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Data Model

Seafile internally uses a data model similar to GIT's. It consists of Repo, Commit, FS, and Block.

Seafile's high performance comes from the architectural design: stores file metadata in object storage (or file system), while only stores small amount of metadata about the libraries in relational database. An overview of the architecture can be depicted as below. We'll describe the data model in more details.

Seafile architecture


A repo is also called a library. Every repo has an unique id (UUID), and attributes like description, creator, password.

The metadata for a repo is stored in seafile_db database and the commit objects (see description in later section).

There are a few tables in the seafile_db database containing important information about each repo.

  • Repo: contains the ID for each repo.
  • RepoOwner: contains the owner id for each repo.
  • RepoInfo: it is a "cache" table for fast access to repo metadata stored in the commit object. It includes repo name, update time, last modifier.
  • RepoSize: the total size of all files in the repo.
  • RepoFileCount: the file count in the repo.
  • RepoHead: contains the "head commit ID". This ID points to the head commit in the storage, which will be described in the next section.


Commit objects save the change history of a repo. Each update from the web interface, or sync upload operation will create a new commit object. A commit object contains the following information: commit ID, library name, creator of this commit (a.k.a. the modifier), creation time of this commit (a.k.a. modification time), root fs object ID, parent commit ID.

The root fs object ID points to the root FS object, from which we can traverse a file system snapshot for the repo.

The parent commit ID points to the last commit previous to the current commit. The RepoHead table contains the latest head commit ID for each repo. From this head commit, we can traverse the repo history.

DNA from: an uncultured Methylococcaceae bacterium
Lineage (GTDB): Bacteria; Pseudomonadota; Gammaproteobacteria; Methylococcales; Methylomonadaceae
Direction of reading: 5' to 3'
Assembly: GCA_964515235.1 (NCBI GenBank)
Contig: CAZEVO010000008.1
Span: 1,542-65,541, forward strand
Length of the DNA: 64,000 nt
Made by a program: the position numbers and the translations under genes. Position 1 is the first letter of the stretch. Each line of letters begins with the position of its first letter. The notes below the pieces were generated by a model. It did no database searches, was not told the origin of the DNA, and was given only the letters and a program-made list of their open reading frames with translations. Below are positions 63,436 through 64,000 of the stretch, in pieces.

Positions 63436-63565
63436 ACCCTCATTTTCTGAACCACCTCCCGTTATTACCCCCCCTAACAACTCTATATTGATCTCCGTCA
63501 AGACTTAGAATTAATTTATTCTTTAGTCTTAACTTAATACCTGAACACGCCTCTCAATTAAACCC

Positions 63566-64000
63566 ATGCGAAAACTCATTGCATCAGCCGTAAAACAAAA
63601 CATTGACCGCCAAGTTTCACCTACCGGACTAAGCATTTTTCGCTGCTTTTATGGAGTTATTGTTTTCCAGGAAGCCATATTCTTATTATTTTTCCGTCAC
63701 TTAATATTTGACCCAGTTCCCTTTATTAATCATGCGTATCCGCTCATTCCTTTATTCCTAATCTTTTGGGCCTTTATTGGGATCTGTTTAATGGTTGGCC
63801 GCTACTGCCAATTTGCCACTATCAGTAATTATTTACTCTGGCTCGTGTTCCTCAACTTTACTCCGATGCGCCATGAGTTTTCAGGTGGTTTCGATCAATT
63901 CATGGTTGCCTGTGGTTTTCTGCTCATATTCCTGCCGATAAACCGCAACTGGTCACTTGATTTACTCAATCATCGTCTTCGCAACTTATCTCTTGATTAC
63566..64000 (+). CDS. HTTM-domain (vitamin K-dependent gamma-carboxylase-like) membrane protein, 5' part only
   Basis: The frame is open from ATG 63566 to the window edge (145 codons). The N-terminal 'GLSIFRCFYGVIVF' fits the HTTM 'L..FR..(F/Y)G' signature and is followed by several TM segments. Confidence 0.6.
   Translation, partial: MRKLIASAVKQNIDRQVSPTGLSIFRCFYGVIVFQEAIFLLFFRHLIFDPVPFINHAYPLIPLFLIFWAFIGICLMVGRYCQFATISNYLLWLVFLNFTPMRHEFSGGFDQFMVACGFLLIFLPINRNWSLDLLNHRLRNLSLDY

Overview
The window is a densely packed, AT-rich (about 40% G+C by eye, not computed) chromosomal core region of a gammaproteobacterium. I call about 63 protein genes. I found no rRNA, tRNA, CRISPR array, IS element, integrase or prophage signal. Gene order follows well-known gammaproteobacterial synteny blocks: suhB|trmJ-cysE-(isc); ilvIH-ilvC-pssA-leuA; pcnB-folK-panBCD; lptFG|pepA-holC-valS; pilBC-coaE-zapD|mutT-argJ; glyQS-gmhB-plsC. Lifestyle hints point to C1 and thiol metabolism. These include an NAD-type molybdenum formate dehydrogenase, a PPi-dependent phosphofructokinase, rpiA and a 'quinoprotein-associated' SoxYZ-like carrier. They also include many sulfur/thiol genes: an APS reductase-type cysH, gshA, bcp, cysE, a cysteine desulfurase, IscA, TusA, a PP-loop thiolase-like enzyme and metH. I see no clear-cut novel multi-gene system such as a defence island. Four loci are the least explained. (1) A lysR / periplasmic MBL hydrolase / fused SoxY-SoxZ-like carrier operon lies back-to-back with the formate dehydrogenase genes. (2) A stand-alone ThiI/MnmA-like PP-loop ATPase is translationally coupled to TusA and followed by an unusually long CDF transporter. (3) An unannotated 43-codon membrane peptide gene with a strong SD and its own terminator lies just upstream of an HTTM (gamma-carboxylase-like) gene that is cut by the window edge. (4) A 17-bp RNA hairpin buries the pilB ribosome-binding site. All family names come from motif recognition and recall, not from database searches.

If you use file system as storage backend, commit objects are stored in the path seafile-data/storage/commits/<repo_id>. If you use object storage, commit objects are stored in the commits bucket.


There are two types of FS objects, SeafDir Object and Seafile Object. SeafDir Object represents a directory, and Seafile Object represents a file.

The SeafDir object contains metadata for each file/sub-folder, which includes name, last modification time, last modifier, size, and object ID. The object ID points to another SeafDir or Seafile object. The Seafile object contains a block list, which is a list of block IDs for the file.

The FS object IDs are calculated based on the contents of the object. That means if a folder or a file is not changed, the same objects will be reused across multiple commits. This allow us to create snapshots very efficiently.

If you use file system as storage backend, commit objects are stored in the path seafile-data/storage/fs/<repo_id>. If you use object storage, commit objects are stored in the fs bucket.


A file is further divided into blocks with variable lengths. We use Content Defined Chunking algorithm to divide file into blocks. A clear overview of this algorithm can be found at On average, a block's size is around 8MB.

This mechanism makes it possible to deduplicate data between different versions of frequently updated files, improving storage efficiency. It also enables transferring data to/from multiple servers in parallel.

If you use file system as storage backend, commit objects are stored in the path seafile-data/storage/blocks/<repo_id>. If you use object storage, commit objects are stored in the blocks bucket.

Virtual Repo

A "virtual repo" is a special repo that will be created in the cases below:

  • A folder in a library is shared.
  • A folder in a library is synced selectively from the sync client.

A virtual repo can be understood as a view for part of the data in its parent library. For example, when sharing a folder, the virtual repo only provides access to the shared folder in that library. Virtual repo use the same underlying data as the parent library. So virtual repos use the same fs and blocks storage location as its parent.

Virtual repo has its own change history. So it has separate commits storage location from its parent. The changes in virtual repo and its parent repo will be bidirectional merged. So that changes from each side can be seen from another.

There is a VirtualRepo table in seafile_db database. It contains the folder path in the parent repo for each virtual repo.